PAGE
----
My Kind of Country

Country music from a fan's point of view since 2008

Album Review: Crystal Sands – ‘The Hard Times’

crystalsands2Crystal Sands’ debut album last year was one of my favorite recent discoveries. The young Baltimore-born singer has a charming voice and her first album, produced by Wood Newton, consisted of a fine set of songs, and was thoroughly country to boot.

Her follow-up (on the same Texas indie label Ah-Ha Music Group) is not quite as good. New producers Gary Leach and Greg Hunt show a slightly heavier hand, and whereas Crystal co-wrote a few songs last time with veteran songwriter Newton, and the remainder of the material came from external sources including some well-chosen covers and more of Newton’s songs, here the focus is on Crystal as singer-songwriter. Her writing is decent, but not yet outstanding.

The best song is the genuinely affecting ‘He Never Held Me’, a bitter take on a childhood blighted by a father’s alcoholism:

I grew up scared to death of that man
He never knew me…

He missed my first steps
He missed my first words too
He never did what real daddies do
He held that bottle, but he never held me

How could someone live life so selfishly?
You can’t change the past
And you can’t erase the memories
Daddy’s little girl I guess I’ll never be
He held that bottle, he never held me

The tone intensifies as she addresses her father directly:

This wall between us is too hard to break
And don’t say youre sorry now, cause it’s too late
‘Cause you held that bottle when you coulda held me
When I needed you you needed whiskey
And I tried to forgive you but the past won’t let me
Your little girl I never was, and I’ll never be,
You held that bottle, you never held me

The song apparently draws on Crystal’s own experiences, and also starting with a drunk father is the even angrier ‘Lying Eyes’, which proceeds to rail at domestic abusers and warn the women who forgive them:

They don’t change
That’s the truth about men
If he did it once, he’s gonna do it again
But your heart wants to believe him every time he lies
Some women just don’t realize
What love can’t see through lying eyes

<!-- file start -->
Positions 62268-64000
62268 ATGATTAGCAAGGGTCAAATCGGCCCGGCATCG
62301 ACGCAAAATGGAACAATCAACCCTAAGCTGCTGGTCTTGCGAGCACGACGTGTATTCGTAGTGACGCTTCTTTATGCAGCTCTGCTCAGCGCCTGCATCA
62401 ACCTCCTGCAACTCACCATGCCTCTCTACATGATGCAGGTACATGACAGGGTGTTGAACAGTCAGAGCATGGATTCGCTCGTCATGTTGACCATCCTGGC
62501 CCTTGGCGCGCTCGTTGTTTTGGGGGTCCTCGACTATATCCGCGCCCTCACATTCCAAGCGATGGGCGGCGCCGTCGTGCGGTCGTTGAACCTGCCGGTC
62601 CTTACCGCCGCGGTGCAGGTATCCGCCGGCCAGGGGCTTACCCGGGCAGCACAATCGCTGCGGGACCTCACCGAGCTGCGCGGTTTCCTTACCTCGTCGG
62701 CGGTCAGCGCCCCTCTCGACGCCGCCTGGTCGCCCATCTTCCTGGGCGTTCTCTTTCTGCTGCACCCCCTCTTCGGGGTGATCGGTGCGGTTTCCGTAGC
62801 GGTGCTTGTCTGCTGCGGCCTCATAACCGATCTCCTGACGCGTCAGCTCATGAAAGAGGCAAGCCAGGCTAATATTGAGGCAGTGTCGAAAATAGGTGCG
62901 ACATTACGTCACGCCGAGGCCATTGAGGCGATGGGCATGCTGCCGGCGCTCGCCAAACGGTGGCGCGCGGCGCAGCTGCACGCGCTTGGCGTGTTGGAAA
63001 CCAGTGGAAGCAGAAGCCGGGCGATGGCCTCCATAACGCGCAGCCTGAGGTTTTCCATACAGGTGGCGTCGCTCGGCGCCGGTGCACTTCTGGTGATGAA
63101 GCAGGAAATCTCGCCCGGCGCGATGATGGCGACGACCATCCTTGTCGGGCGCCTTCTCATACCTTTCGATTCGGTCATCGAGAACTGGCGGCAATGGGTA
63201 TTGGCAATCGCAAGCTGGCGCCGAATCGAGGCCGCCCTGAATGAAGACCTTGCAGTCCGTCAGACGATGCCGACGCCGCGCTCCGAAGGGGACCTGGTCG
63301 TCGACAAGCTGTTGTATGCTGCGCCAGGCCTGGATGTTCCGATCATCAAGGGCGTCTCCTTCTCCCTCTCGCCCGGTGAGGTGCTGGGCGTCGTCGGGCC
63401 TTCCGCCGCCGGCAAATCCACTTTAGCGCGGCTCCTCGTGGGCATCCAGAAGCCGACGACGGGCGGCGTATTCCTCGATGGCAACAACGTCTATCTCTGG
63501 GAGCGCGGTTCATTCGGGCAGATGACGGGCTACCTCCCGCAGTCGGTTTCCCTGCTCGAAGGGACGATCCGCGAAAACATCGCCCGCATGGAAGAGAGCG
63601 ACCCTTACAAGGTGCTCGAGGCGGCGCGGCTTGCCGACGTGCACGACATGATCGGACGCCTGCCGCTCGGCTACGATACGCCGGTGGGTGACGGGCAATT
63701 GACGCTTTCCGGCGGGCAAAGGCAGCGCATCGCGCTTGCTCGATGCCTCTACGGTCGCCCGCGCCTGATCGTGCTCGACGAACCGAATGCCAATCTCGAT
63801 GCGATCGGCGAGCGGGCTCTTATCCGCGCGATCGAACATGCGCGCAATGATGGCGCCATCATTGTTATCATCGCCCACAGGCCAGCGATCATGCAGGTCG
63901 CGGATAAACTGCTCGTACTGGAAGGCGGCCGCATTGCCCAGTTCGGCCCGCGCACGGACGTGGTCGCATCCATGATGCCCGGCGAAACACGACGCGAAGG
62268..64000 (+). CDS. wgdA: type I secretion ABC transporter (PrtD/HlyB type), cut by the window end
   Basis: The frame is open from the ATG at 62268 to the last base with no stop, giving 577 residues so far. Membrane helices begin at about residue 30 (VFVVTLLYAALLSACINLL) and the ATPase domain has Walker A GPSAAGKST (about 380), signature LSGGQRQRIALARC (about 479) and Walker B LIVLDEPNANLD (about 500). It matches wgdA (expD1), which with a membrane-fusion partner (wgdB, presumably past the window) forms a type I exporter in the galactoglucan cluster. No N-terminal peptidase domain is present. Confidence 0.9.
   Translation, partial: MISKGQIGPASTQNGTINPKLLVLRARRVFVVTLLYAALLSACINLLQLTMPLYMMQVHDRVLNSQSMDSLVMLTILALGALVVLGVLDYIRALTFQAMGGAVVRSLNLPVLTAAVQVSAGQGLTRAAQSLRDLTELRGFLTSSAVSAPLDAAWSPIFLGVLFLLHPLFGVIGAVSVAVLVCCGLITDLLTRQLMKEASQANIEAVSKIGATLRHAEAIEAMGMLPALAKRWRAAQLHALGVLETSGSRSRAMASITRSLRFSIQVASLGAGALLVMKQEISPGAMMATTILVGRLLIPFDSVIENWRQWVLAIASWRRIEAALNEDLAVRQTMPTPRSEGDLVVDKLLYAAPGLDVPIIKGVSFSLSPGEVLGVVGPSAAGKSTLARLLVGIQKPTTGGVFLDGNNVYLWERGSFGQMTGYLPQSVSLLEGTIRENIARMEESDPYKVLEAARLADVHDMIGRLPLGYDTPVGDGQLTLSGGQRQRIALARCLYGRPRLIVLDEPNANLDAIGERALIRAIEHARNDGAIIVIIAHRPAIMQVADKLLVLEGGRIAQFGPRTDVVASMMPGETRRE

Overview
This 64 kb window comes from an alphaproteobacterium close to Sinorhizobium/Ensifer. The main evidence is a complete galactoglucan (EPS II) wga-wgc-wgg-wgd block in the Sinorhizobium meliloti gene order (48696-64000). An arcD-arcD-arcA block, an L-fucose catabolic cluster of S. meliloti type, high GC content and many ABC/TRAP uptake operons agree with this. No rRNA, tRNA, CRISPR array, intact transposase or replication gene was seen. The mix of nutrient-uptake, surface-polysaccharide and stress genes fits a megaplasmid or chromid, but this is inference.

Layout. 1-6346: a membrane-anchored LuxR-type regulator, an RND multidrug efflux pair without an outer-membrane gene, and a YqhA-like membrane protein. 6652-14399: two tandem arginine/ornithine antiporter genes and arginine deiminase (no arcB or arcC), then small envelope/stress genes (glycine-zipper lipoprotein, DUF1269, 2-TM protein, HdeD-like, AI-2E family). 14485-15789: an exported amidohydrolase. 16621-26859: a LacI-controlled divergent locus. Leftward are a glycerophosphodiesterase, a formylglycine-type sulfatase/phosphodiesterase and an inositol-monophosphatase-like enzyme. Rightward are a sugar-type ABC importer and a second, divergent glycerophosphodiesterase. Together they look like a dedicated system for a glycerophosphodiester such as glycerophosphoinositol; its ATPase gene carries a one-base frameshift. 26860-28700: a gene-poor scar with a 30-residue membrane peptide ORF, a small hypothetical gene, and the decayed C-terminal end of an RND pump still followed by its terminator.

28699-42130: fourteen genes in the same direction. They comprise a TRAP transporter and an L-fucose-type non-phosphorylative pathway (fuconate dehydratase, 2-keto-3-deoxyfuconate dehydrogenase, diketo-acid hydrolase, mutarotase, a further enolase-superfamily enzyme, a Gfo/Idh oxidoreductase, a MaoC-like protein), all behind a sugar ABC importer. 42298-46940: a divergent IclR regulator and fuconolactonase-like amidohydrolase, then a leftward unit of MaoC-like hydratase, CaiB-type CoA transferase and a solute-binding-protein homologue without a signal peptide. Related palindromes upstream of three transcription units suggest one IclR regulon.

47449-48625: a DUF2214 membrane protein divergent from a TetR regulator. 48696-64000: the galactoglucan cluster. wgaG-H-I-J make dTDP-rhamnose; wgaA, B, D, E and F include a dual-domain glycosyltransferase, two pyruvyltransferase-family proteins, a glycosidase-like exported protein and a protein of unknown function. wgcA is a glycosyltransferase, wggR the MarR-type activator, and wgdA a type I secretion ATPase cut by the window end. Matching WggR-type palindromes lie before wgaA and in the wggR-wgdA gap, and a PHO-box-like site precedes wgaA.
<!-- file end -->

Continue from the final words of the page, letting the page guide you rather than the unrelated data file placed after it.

Crystal’s vocals verge on the strident at times in the more intense parts of this obviously very personal and strongly felt song.

I liked the fiddle-heavy traditional-sounding waltz ‘That Woman’, addressed to a guy who overlooks her while talking about his dreams of romance, and the heartbreak ballad ‘Hurts More At Night’ as Crystal cries herself to sleep.

The title track is a sincerely delivered ballad about coping with poverty with no apparent way out, although the lyric is not as developed as one might hope from the nicely detailed first verse. More positive is ‘Nashville, Tennessee’, a brightly optimistic look at moving to Music City with dreams of becoming a star, which is rather charming.

‘What Are We Together For’ is a pretty good song with Crystal questioning the basis of her relationship, set to a jerky rhythm and a rather familiar tune. Other songs (‘Match Made In A Honky Tonk’ and ‘He Ain’t Coming Back’) are a little on the generic side, and suffer from heavy-handed production. Most questionable is the (also over-produced) opening track, ‘Chris Young’s Guitar’, a love letter to the RCA artist which has Crystal wishing she were the eponymous instrument,

“So I could follow him around and they wouldn’t call it stalking”

Crystal has real talent, and I’ll be looking out for her work in future. However, although I enjoyed this album, I vastly preferred 2008’s self-titled debut, and would recommend that to anyone looking for new music in a traditional country style.

Grade: B

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